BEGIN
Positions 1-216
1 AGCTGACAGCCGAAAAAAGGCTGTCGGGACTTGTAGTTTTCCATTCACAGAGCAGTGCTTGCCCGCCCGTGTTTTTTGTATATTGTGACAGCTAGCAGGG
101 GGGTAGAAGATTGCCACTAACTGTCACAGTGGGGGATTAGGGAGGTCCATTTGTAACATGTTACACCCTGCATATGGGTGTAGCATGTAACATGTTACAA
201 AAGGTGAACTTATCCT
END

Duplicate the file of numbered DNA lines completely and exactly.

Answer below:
Positions 1-216
1 AGCTGACAGCCGAAAAAAGGCTGTCGGGACTTGTAGTTTTCCATTCACAGAGCAGTGCTTGCCCGCCCGTGTTTTTTGTATATTGTGACAGCTAGCAGGG
101 GGGTAGAAGATTGCCACTAACTGTCACAGTGGGGGATTAGGGAGGTCCATTTGTAACATGTTACACCCTGCATATGGGTGTAGCATGTAACATGTTACAA
201 AAGGTGAACTTATCCT